• The use of alcohol and opioids such as OxyContin can worsen episodes of depression.
  • Marijuana, on the other hand, can trigger mania.
  • Stimulants such as methamphetamine and cocaine can produce the energetic highs and debilitating crashes that resemble BPD.

An Overwhelming Combination of Risk Factors

“I felt out of control the first time I did it. My dad was an addict and an alcoholic. Guess I always searched for what he found in drugs and alcohol because it fulfilled him and he chose that over a family.” ~ Demi Lovato Despite all the other risk factors present in Demi Lovato’s life, perhaps the biggest single contribution came from her father, who was himself an alcoholic and drug addict. Between 50% and 60% of the likelihood of drug or alcohol dependence or addiction can be attributed to genetics. Let’s review all of the possible contributing factors that may have played a role in Demi Lovato’s development of SUD:

  • Family History
  • Parental Divorce
  • Lack of Attachment
  • Bullying
  • Multiple ACEs
  • Performance-Related Stress
  • Self-Harming Behaviors
  • Early Initiation of Use
  • Polydrug Use
  • Eating Disorder
  • Poor Self-Image
  • Depression
  • Bipolar Disorder

When so many issues came together, it put Demi Lovato in a situation that left her with no margin for error.

Not Her First Close Call

“There was one night when I used a bunch of coke and popped a few Xanax bars and I began to choke a little bit. My heart started racing and I thought to myself: “Oh my God, I might be overdosing right now.” ~ Demi Lovato Not surprisingly, Lovato’s 2018 overdose was not the first time that she had come so close to the edge. Part of the inherent danger of the particular way that SUD manifests in her life is the fact that Lovato uses multiple substances – depressants, stimulants, opioids, and tranquilizers. Polydrug abuse is present in 75% of drug overdoses and in up to 98% of those that are fatal. This is especially true when the drugs used are some combination of alcohol, opioids, and benzodiazepines.

  • 80% of fatal overdoses involving methadone, heroin, or buprenorphine also involve “benzo” tranquilizers.
  • Opioid/benzo abuse TRIPLES the chances of psychiatric hospitalization.
  • It also DOUBLES the likelihood of needing a prescription to deal with suicidal ideation.
  • Between 2005 and 2011, there were almost 250,000 emergency room visits for opioid/benzo adverse interactions.
  • Alcohol/benzo combinations resulted in another 164,000 ER trips.
  • And when all three substances were used, another 43,000 trips to the ER occurred.
  • Close to 40% of those ER visits ended with a “serious outcome” – long-term hospitalization, serious injury/disability, or death.

Substance Use IS a Choice – In the BEGINNING

Some people can smoke and drink recreationally. I’m not one of those people. If I do that, it will spiral out of control very quickly.” ~ Demi Lovato

Every day millions of people drink alcohol and even use drugs recreationally, without crossing the line into abuse or addiction. They are able to keep their habit in perspective and can choose when to partake and when to abstain. Why can’t Demi Lovato and others like her do the same? That’s just it—addiction is NOT a choice. It’s a DISEASE. Consider how a SUD develops: Whenever any action necessary to survival—eating or sex, for example—is performed, the brain releases a surge of dopamine, the neurotransmitter responsible for reward, pleasure, learning, and motivation. The action is performed, and the person is rewarded with pleasurable sensations. They learn to associate the action with the reward and are thus motivated to repeat the behavior. This a biological mechanism. Alcohol and other drugs of abuse also trigger a pleasurable response, but to a much greater degree. After the substance is consumed, the body is hit with a flood of dopamine. In the case of Lovato’s two main substances of choice:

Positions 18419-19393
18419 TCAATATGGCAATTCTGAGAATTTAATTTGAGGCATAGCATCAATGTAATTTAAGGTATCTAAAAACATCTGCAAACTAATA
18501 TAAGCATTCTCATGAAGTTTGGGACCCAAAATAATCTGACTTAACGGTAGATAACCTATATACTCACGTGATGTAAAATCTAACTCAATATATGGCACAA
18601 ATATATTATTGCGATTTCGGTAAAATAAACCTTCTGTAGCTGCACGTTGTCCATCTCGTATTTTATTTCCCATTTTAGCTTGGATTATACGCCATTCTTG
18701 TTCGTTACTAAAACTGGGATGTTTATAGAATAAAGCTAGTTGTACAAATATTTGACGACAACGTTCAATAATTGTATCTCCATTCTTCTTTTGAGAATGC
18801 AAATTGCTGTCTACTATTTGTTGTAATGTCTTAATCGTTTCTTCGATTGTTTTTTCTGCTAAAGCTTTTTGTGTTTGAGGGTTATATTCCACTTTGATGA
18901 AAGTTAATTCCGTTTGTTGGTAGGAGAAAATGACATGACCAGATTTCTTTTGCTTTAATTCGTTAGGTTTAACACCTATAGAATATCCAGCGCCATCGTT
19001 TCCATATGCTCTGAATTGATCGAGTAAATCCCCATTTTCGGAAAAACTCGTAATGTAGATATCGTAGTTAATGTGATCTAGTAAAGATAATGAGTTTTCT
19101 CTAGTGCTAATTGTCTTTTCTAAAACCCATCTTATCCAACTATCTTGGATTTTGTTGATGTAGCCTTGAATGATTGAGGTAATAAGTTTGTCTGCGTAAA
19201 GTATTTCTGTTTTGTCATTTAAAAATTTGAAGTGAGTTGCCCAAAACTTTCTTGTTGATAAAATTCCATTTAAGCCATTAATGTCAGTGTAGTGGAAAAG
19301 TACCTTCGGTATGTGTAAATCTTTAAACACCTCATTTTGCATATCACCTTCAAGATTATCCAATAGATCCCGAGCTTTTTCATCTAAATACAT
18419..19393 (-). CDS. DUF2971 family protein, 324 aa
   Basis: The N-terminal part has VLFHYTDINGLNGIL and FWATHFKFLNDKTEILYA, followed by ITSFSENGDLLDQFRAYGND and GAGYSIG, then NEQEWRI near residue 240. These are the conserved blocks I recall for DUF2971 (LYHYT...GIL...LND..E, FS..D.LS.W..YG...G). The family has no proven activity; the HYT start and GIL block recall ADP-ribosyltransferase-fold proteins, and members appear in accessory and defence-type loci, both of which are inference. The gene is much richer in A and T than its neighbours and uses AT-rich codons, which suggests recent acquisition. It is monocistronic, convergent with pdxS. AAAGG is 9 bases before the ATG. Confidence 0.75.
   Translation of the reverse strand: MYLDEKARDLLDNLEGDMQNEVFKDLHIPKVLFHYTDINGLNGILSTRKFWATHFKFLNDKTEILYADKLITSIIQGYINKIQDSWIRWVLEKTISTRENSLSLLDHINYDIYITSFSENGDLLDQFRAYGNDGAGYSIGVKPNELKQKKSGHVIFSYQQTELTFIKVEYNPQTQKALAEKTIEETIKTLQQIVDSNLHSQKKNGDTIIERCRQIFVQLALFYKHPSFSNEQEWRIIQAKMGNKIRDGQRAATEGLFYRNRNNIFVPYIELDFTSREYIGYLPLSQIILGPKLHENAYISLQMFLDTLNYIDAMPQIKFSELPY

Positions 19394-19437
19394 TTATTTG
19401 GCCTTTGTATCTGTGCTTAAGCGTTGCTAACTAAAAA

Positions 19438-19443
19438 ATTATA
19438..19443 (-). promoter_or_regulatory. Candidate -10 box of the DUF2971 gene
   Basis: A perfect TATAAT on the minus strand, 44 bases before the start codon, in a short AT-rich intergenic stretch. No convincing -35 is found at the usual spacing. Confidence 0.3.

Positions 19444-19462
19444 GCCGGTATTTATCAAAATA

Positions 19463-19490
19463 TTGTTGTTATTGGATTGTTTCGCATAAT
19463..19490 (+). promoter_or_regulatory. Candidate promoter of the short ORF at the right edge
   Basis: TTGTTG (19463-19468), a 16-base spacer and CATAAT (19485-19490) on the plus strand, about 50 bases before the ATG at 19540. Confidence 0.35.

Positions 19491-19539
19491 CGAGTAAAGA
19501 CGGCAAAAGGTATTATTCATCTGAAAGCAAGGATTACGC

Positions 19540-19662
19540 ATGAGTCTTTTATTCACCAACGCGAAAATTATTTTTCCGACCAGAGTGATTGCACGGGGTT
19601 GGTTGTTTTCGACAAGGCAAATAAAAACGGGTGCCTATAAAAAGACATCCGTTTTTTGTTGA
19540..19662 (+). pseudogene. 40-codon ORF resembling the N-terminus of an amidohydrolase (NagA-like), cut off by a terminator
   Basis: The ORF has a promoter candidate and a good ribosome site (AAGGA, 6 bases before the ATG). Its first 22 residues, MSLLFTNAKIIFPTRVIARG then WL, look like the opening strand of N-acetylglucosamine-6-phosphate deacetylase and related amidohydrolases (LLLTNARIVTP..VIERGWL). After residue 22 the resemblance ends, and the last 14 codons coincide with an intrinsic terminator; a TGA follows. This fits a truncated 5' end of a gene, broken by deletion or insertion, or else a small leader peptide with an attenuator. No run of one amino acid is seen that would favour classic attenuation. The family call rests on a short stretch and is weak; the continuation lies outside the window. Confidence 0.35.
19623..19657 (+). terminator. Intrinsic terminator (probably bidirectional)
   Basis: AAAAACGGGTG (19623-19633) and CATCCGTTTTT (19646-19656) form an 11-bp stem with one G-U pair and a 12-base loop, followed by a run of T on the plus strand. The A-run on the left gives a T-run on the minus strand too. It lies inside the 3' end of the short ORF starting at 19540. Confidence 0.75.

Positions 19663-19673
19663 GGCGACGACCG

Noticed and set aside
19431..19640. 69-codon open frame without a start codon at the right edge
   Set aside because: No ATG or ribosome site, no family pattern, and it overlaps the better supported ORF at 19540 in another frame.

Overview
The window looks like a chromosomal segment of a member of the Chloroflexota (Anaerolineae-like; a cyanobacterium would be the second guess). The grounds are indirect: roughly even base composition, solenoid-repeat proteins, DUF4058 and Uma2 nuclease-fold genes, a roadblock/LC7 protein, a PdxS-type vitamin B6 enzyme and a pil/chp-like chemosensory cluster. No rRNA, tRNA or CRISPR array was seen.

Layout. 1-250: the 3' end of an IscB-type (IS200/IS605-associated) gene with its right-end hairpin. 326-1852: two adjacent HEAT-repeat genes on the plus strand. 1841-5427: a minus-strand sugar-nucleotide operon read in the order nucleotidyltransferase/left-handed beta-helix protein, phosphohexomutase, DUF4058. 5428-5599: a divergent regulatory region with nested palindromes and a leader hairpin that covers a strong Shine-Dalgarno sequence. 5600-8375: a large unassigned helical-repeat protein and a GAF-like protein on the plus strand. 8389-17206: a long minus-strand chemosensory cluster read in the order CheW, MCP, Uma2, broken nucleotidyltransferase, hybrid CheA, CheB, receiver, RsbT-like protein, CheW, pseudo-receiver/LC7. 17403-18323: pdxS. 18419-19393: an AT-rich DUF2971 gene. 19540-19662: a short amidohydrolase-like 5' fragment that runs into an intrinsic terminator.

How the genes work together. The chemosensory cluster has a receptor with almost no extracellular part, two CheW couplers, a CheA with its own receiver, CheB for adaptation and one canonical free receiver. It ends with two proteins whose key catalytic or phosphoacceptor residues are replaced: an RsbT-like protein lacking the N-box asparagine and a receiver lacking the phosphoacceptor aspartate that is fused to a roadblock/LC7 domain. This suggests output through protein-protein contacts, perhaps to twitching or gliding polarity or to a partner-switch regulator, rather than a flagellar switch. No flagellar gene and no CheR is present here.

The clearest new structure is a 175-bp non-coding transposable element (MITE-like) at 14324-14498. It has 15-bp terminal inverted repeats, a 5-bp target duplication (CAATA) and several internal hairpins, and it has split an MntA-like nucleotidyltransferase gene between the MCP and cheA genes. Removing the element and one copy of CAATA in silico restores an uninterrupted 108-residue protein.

• Cocaine temporarily locks the signal to release dopamine in the “on” position, boosting levels to TRIPLE what is normal. Over 20% of cocaine users will eventually become dependent.
  • Drinking spikes dopamine levels by over 40%. And among chronic drinkers, that increase can be up to 360%. Alcohol is so addictive that over 20% of people who try it will eventually develop a dependence. As with cocaine, there is research that suggests that the brain starts “learning” to be addicted to alcohol after the very first drink.

Here’s the thing – in the beginning, the person does have a choice. They drink or use drugs at this point to feel GOOD. But over time, the brain’s dopamine receptors become fatigued with the constant and artificial over-stimulation caused by substance use. As a result, there is a diminished response to drugs and alcohol, to the point that the person must consume increasingly-larger amounts in order to achieve the same pleasurable effects. This is known as tolerance.

The Choice Is Taken Away

But as a tolerance grows, it also impairs the natural production of dopamine. In other words, it interferes with the person’s ability to enjoy other normal activities. In fact, they may become completely unable to feel pleasure or motivation except when they are under the influence of alcohol or drugs. This explains why addicts lose interest in everything except their substance of choice. This is known as dependence. But this disease is progressive – it only gets worse. Eventually, this dependence will be so severe that whenever the person tries to quit, or the substance isn’t available, they will experience harshly-unpleasant symptoms of withdrawal, with symptoms such as: